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Since the last session the Johannesburg Plan of Implementation (JPoI) has been adopted. It provides and important policy direction on oceans issues including the recognition of the ecosystem approach with reference to the Reykjavik Declaration on Responsible Fisheries in the Marine Ecosystem, emphasis on the removal of fisheries subsidies, the recognition of the important role of international financial institutions in assisting developing countries in building their own sustainable fisheries, a call for a regular process to assess the state of the marine environment and finally the decision to address pollution in a holistic and systematic manner.

Iceland has maintained that the implementation of the Global Program of Action to protect the Marine Environment from Land-based Activities adopted in Washington 1995, has despite some progress, fallen short of expectations. We have, in previous meetings of this process, called for a new and improved process to assess marine pollution. Pollution of the seas threatens the sustainable use of living marine resources and marine biodiversity. For many coastal developing countries, sustainable use of living marine resources is essential for economic and social development and thus a key to alleviating poverty.

Iceland will be making a more detailed statement on next steps in implementing General Assembly Resolution 57/141 as it relates to the establishment a regular process for Global Reporting and Assessment of the State of the Marine Environment. Regular assessment of this kind will improve our knowledge of the state of the marine environment and allow us to better manage the oceans by providing policy related guidance.

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The 11th meeting of the Commission on Sustainable Development that concluded its work earlier this month, took various decision on how best to organize its work in the years to come. One of the issues that the Commission considered was how to utilize best practices in its work to provide better focus. Iceland welcomes the decision to allow for regional participation throughout the work process of the Commission. We value the contribution that smaller and vigilant regional bodies can make in furthering the work of the Commission. One such regional body is the Arctic Council that pays considerable attention to the issue of oceans. The Council's working group on the Protection of the Arctic Marine Environment (PAME), has now been entrusted with the task of developing a strategic plan for the protection of the Arctic marine environment, lead by two member countries of the Council, Iceland and Canada. This work will hopefully mark an important contribution to the Johannesburg Plan of Implementation.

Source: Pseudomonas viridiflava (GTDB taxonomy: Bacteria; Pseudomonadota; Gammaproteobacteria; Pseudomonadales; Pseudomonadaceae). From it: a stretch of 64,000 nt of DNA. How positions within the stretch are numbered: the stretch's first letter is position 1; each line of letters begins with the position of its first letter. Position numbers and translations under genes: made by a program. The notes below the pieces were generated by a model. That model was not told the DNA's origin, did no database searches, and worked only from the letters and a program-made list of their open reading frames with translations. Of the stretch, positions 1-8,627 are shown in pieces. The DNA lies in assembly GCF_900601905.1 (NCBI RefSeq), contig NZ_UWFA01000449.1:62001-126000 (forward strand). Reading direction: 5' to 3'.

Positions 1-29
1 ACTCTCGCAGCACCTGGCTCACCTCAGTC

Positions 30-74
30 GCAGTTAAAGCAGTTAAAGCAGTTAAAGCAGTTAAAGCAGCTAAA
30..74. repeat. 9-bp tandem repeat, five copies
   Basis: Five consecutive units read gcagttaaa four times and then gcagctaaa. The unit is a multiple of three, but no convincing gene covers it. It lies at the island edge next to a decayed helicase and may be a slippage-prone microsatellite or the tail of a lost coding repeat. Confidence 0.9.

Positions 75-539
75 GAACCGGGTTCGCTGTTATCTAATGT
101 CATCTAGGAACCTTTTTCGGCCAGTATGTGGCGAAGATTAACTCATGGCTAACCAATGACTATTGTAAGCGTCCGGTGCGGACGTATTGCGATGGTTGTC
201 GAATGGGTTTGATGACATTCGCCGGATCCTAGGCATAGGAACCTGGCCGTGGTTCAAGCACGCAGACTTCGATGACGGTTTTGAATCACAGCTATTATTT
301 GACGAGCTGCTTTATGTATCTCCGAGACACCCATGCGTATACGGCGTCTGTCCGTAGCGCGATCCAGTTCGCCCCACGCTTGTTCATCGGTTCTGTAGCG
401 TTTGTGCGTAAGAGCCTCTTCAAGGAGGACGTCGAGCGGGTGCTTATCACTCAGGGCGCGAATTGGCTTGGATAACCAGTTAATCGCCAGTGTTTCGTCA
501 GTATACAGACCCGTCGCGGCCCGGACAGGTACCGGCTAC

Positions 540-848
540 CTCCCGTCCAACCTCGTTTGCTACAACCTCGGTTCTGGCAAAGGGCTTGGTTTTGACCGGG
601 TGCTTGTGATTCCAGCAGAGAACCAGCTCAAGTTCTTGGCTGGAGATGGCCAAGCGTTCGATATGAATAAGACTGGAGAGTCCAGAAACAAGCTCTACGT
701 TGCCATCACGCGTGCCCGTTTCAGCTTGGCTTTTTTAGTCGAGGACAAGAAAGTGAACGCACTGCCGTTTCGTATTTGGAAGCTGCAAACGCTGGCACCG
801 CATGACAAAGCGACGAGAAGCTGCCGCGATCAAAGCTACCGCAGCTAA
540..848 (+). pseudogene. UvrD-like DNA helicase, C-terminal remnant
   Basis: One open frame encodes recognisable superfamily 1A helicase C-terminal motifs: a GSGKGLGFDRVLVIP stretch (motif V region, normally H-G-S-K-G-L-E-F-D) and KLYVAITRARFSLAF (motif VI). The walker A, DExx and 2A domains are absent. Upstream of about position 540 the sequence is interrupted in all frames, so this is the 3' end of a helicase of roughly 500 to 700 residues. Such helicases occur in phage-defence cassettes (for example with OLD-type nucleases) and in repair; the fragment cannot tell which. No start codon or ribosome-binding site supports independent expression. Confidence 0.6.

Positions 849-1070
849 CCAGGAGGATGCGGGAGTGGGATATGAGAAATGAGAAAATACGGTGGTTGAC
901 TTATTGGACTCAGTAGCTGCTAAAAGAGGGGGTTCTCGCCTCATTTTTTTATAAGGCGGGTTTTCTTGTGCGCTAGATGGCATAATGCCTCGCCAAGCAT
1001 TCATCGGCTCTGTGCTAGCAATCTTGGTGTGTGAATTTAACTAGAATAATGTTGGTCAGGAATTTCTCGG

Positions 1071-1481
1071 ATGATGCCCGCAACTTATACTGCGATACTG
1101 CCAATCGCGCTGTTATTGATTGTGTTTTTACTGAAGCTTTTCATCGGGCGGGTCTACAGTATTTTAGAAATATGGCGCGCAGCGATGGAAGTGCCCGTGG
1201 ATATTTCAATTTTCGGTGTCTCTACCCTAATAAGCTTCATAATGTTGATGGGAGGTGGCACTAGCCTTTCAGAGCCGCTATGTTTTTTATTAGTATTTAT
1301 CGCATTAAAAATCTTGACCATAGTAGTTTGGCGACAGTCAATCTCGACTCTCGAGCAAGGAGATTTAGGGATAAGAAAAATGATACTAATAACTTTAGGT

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The Government of Iceland has a longstanding and profound commitment to the protection of the marine environment and the sustainable use of the living marine resources. This is a commitment deeply rooted in the history of Iceland's relationship with the ocean. We have long argued that discussion on ocean issues in the General Assembly should concentrate on issues of global implications that require global cooperation. The global assessment process fits that description. It strengthens international action to protect the oceans from impacts of land-based pollution and other human induced threats. Action in this area has been hampered by fragmented, incoherent and incomparable information, in particular on socio-economic consequences of the degradation of the marine environment. It is now time, Mr. Co-Chairman, that we do our best to remove that obstacle.